By Natasha Bulowski
Despite the city declaring both climate and housing and homelessness as emergencies, the 2021 draft budget fell short of providing the kind of investment needed to tackle these big, complicated issues, advocates and some councillors say.
On Wednesday, the city proposed $15 million to create new affordable and supportive housing units, the same amount as in 2019 and 2020, even though 80different organizations signed a letter to the city last month saying at least $20 million would be needed to tackle the emergency.
City draft budget doesn't do enough for climate, housing emergencies, advocates say
On the environmental front, the budget proposed $1.5 million to plant 125,000 trees and $3 million to enhance and retrofit facilities to reduce emissions and energy use, among other small investments.
“The first time the $15 million happened, it was truly transformative,” said Khulud Baig, spokesperson for the Ottawa Coalition for a People’s Budget, an advocacy group with a focus on social issues. “But with this year being the housing and homelessness emergency, I think we need to see that leadership from the city to increase those investments.”
For Peter Tilley, chief executive officer of the Ottawa Mission, any money is always better than nothing.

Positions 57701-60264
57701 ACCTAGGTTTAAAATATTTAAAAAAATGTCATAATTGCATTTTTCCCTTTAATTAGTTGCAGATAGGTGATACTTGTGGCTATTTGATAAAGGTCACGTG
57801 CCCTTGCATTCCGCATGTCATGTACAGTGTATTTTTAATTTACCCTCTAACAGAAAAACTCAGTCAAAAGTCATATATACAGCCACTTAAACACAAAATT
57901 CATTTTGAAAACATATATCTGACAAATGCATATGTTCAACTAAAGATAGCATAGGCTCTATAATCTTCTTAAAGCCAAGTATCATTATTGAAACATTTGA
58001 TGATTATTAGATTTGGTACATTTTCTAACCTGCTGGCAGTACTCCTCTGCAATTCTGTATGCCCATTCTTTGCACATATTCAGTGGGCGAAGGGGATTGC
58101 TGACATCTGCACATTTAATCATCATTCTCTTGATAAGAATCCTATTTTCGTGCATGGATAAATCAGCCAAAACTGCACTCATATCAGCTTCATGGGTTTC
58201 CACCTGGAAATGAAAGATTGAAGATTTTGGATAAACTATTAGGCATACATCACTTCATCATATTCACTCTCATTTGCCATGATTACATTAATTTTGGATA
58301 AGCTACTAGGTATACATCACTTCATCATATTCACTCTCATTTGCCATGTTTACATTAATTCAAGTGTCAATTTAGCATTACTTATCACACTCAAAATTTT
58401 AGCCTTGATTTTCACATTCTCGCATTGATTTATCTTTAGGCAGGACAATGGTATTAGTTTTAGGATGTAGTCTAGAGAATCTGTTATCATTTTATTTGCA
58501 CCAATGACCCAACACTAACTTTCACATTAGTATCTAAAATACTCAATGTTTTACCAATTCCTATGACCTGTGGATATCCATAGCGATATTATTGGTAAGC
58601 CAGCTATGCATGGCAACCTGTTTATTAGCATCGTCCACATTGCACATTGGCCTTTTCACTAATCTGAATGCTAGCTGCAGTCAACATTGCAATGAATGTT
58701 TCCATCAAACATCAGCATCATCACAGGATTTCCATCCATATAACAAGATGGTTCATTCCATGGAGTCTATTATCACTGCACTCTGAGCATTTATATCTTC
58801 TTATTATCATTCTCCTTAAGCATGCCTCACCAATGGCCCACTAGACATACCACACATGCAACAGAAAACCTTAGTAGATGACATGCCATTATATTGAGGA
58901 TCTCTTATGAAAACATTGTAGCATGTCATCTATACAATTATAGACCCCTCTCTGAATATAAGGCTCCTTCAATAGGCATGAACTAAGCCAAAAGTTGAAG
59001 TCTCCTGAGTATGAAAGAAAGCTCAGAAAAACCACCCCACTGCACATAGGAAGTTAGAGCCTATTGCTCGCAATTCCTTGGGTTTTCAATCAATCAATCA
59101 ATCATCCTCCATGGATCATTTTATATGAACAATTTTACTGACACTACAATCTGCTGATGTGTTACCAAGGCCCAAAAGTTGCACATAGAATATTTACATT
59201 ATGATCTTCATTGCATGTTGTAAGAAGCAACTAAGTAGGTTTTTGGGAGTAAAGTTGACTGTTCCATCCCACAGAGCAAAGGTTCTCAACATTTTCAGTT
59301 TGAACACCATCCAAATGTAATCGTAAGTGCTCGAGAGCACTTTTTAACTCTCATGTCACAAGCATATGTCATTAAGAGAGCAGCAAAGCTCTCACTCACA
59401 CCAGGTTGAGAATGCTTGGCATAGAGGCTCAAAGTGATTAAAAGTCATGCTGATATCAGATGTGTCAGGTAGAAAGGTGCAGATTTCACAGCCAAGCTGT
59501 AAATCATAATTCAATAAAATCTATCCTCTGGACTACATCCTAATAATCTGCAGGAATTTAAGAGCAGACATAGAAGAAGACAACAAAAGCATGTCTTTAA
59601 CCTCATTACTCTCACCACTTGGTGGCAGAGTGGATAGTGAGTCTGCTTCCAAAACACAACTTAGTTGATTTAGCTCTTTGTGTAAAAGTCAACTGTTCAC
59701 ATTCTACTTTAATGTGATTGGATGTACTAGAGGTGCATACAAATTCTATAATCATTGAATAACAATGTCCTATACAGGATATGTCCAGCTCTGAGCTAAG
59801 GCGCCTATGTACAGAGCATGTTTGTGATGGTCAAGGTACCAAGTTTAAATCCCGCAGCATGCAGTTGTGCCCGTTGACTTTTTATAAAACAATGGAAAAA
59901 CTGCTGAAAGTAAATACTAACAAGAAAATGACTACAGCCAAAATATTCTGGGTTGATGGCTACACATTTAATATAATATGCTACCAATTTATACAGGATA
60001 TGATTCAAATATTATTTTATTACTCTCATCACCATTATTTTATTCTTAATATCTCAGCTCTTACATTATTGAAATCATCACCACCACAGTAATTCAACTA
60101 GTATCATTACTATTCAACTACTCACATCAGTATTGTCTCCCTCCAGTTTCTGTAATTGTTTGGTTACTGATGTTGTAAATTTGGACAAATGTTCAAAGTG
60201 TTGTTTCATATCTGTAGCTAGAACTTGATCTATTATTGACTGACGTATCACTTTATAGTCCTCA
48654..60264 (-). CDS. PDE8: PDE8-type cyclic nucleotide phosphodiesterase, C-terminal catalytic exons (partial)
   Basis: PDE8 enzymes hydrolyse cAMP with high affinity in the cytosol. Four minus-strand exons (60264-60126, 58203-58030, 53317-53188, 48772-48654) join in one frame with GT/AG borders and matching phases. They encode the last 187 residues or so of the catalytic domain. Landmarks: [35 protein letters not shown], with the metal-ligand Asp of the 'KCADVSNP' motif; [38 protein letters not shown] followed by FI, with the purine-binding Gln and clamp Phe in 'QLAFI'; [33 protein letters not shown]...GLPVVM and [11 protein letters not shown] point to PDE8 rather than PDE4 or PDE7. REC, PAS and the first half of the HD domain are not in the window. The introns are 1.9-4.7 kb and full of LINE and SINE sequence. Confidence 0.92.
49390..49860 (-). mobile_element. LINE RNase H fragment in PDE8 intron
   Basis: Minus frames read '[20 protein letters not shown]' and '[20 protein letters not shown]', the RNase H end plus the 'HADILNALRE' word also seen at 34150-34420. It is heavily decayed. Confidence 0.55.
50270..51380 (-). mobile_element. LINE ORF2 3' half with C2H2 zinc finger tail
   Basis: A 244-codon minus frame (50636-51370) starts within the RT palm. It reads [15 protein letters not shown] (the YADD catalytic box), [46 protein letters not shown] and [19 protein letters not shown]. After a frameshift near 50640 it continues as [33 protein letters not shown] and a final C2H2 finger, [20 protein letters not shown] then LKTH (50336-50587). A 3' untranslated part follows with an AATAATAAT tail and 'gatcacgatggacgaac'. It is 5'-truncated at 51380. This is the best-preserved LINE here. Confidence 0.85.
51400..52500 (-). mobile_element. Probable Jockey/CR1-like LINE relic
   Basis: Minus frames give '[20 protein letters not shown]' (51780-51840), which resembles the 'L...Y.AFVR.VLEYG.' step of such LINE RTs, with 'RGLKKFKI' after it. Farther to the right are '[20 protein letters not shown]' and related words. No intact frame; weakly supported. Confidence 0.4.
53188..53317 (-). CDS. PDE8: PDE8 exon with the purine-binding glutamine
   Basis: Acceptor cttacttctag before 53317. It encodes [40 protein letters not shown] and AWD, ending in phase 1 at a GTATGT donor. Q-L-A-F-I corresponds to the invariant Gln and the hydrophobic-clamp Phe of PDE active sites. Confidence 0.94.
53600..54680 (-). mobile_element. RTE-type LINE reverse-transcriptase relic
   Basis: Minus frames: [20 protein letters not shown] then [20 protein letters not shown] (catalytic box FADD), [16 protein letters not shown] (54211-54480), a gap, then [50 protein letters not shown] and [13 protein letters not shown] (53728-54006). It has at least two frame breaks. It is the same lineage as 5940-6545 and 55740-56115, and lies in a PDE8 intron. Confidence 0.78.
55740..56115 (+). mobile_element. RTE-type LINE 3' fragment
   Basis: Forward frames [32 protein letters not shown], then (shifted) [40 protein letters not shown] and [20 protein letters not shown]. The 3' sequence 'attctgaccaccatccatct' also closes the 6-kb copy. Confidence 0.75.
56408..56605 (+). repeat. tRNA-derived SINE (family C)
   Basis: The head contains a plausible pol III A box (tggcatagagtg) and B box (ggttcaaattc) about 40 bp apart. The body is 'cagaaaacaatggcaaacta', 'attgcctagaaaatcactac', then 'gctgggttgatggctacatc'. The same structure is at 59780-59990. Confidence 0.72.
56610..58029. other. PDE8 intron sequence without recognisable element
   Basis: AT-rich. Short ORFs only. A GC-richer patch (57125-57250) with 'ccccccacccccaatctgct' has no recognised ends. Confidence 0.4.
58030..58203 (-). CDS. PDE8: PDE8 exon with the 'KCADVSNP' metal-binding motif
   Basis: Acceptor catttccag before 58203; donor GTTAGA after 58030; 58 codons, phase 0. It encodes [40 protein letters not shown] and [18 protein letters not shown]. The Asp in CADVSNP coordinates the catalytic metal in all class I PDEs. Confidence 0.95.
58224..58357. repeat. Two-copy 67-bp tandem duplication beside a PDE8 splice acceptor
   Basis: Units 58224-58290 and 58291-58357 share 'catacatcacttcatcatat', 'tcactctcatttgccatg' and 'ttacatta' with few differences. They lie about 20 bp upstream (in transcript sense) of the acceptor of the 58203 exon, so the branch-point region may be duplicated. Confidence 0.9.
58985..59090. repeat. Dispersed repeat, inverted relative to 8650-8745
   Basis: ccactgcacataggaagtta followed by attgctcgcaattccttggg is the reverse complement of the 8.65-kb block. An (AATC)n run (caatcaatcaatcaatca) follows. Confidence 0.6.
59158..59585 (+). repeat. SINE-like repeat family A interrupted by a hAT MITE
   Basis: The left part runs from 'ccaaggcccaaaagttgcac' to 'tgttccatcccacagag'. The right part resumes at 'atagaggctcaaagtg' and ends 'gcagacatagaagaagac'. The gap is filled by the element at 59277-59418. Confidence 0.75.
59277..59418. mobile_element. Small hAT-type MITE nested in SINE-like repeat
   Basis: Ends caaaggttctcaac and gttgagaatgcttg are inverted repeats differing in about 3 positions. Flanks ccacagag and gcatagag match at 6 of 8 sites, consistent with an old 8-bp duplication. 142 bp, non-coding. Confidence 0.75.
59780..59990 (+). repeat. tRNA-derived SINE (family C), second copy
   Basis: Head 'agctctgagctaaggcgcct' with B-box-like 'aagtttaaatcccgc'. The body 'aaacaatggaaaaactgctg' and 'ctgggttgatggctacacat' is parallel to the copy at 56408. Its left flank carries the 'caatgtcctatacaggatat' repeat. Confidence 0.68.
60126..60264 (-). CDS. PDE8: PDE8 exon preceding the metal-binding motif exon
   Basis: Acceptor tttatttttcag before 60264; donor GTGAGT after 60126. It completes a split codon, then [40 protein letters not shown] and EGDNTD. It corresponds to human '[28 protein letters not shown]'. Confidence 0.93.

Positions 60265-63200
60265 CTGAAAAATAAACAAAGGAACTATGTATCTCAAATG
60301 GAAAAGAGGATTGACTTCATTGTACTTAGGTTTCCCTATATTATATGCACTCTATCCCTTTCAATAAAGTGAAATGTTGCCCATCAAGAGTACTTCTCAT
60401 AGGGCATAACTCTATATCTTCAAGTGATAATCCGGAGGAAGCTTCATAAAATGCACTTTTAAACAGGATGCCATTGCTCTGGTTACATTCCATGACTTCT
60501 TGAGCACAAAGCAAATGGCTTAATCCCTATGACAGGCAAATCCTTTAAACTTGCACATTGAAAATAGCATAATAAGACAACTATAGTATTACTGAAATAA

“But in this case we declared a state of emergency in January, even before the pandemic, so it’s not a surprise that those from our sector are saying there needs to be much more,” he said.
The federal government also recently announced it would be giving the city $32 million for immediate housing initiatives, which Tilley said is a great investment in the interim. However, that money doesn’t necessarily address the need for long-term housing in Ottawa, he said.
With 12,000 residents still on wait lists for affordable housing, 2,000 of which are currently being housed in motels and shelters, Rideau-Vanier Coun. Mathieu Fleury said the proposed $15 million is very disappointing.
“At the very least we should be spending $36 million,” said Fleury. “We should match the amount that we’re spending to house people in motels and shelters.”
Fleury, Baig, and Tilley agreed that COVID-19 has added pressure to an already precarious housing situation.
“So the question is: does that [$15 million] even respond to the COVID housing pressures that have emerged through this period?” asked Fleury. “I don’t have that answer.”
When it comes to money earmarked for environmental issues, Robb Barnes, executive director of Ecology Ottawa, echoed Tilley in saying that some money is better than none, but characterized the proposed budget as having a very “business as usual approach.”
“The city is just not serious about climate action at this stage,” said Barnes. “It talks a good game but we’re not seeing any kind of budget commitments that’s commensurate with the stated goals of the city and the city’s own analysis of what needs to be done.”
One thing Barnes would like to see is a diversion of funds from road expansion and maintenance into energy evolution, but that has yet to happen.
In a written statement, Somerset Coun. Catherine McKenney said: “I am disappointed that we are allocating more additional money to asphalt (road resurfacing) than we are to housing and other critical social services in the city budget during a climate emergency, a housing emergency and a global pandemic. This is not the budget and bold vision that people are asking for.”